Flashcards in *physiology 6 (lecture 6) Deck (32):
What are the major resistance vessels in the circulation?
What vessels contain most of the blood volume during rest?
The veins (the capacitance vessels)
What is the main regulator of the HR?
Autonomic nervous system
What are the main regulators of the stroke volume? (3)
Where is the main site of TPR?
How is resistance to blood flow related to blood viscosity and length of blood vessel?
Directly proportional to blood viscosity and length of blood vessel
How is resistance to blood flow related to the radius of the blood vessel?
Inversely proportional to the radius of the blood vessel to the power of 4
Equation for what resistance to blood flow is related to?
blood viscosity X length of blood vessel divided by radius of blood vessel to the power of 4
How is the resistance to blood flow mainly controlled?
By vascular smooth muscle that changes the radius of arterioles
What is involved in the extrinsic control of vascular smooth muscle?
Hormones and nerves
What branch of the autonomic nervous system supplies the vascular smooth muscle?
What receptors on the smooth muscle does the released neurotransmitter act on?
Alpha 1 (noradrenaline)
There is no significant parasympathetic innervation of arterial smooth muscle except in the penis and clitoris
what is the state of the vascular smooth muscle at rest?
It is partially constricted due to the vasomotor tone - tonic discharge of sympathetic nerves resulting in continuous release of noradrenaline
What effect does increased sympathetic stimulation have on vascular smooth muscle?
Increased vasomotor tone = increase vasoconstriction and vice versa
What hormones are involved in the control of vascular smooth muscle? (3)
All cause vasoconstriction
What effect dies adrenaline have on vascular smooth muscle?
Adrenal is released from the adrenal medulla
Adrenal acting on B2 adrenoceptors causes vasodilation (cardiac and skeletal muscle arterioles)
Adrenaline acting on alpha 1 adrenoceptors causes vasoconstriction (predominant in skin, gut and kidney arterioles)
What is the purpose of intrinsic controls of vascular smooth muscle?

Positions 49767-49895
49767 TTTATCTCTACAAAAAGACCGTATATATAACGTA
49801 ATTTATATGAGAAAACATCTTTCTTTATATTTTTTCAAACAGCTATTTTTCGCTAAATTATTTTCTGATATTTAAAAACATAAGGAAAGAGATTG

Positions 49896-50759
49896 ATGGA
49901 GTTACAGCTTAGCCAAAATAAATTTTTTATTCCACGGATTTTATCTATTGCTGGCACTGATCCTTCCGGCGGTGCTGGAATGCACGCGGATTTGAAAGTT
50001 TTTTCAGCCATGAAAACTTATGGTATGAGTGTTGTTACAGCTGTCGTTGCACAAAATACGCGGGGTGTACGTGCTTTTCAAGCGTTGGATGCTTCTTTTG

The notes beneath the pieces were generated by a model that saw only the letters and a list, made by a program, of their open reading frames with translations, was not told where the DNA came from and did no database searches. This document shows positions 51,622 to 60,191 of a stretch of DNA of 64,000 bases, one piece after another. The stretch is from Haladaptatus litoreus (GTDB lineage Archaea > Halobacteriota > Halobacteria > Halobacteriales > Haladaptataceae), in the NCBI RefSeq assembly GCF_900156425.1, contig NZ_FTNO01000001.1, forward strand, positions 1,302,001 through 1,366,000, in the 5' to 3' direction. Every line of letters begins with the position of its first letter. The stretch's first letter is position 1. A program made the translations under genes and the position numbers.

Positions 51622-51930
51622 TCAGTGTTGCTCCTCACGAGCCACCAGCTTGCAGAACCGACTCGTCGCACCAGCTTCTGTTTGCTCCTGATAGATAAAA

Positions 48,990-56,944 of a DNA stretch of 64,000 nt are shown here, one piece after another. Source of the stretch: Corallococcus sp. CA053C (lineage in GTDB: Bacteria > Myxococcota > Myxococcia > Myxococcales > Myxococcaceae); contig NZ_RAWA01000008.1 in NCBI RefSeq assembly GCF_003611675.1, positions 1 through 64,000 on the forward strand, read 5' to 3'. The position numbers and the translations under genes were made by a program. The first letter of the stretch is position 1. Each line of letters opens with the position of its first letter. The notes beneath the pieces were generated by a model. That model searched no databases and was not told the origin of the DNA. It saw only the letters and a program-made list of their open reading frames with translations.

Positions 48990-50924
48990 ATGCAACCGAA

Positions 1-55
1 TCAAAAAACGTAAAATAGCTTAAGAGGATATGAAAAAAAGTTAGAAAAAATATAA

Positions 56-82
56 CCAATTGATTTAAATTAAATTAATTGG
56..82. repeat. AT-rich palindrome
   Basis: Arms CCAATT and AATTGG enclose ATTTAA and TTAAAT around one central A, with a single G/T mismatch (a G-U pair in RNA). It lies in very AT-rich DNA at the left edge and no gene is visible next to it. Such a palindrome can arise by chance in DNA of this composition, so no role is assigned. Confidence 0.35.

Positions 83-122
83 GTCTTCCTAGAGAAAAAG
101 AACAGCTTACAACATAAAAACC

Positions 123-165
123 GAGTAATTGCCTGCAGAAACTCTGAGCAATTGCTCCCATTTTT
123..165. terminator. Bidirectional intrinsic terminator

To match the blood flow of different tissues to their metabolic needs (they can over red the extrinsic control mechanisms)
They include local chemical and physical factors
What local metabolites (chemicals) cause vasodilation? (6)
Decreased local pO2
Increased local pCO2
Increased local [H+] (decreased pH)
Increased extra-cellular [K+]
increased osmolarity of ECF
adenosine release (from ATP)
What are local humoral agents released in response to?
Tissue injury or inflammation
What are examples of local humoral agents which cause relaxation of arteriolar smooth muscle resulting in vasodilation? (3)
Where is NO released from?
What causes its release?
Continuously produced by the vascular endothelium from the amino acid L-arginine through enzymatic action of nitric oxide synthase (NOS)
Shear stress on vascular endothelium as a result of increased flow causes release of of calcium in vascular endothelial cells and the subsequent activation of NOS
Chemical stimuli can also induce NO formation
How does NO causes vasodilation?
NO diffuses from the vascular endothelium into the adjacent smooth muscles where it activates the formation of cGMP that serves as a second messenger for signalling smooth muscle relaxation
Examples of humoral factors that cause vasocontraction? (4)
In terms for thrombotic, inflammatory and oxidant effect, what are endothelial produced vasodilators?
Anti-thrombotic, anti-inflammatory, anti-oxidants (and vice versa for endothelial produced vasoconstrictors
Apart from chemicals, what else can intrinsically control vascular smooth muscle?
Myogenic response to stretch
What effect does temperature have on vascular smooth muscle?
Cold = vasoconstriction
Warmth = vasodilation
What is the myogenic response to stretch?
If MAP rises, resistance vessels automatically constrict to limit flow
If MAP falls resistance vessels automatically dilate dilate to increase flow
(especially important in tissues lie the brain and kidneys)
When is the maximal force generated in myocytes?
At optimal fibre length
What 5 factors increase venous return? (5)
Increased venomotor tone
Increased skeletal muscle pump
Increased respiratory pump
Increased stroke volume = increased arterial pressure
Increased blood volume
What branch of the autonomic nervous system supplies your blood vessels?
What does increased venomotor tone cause?
Due to increased sympathetic stimulation - increased venous construction
Blood driven to the right atrium increases (venous return), SV and MAP also increase
What does increased muscle activity cause in terms of venous return?
Increased venous return to the heart due to skeletal muscle pump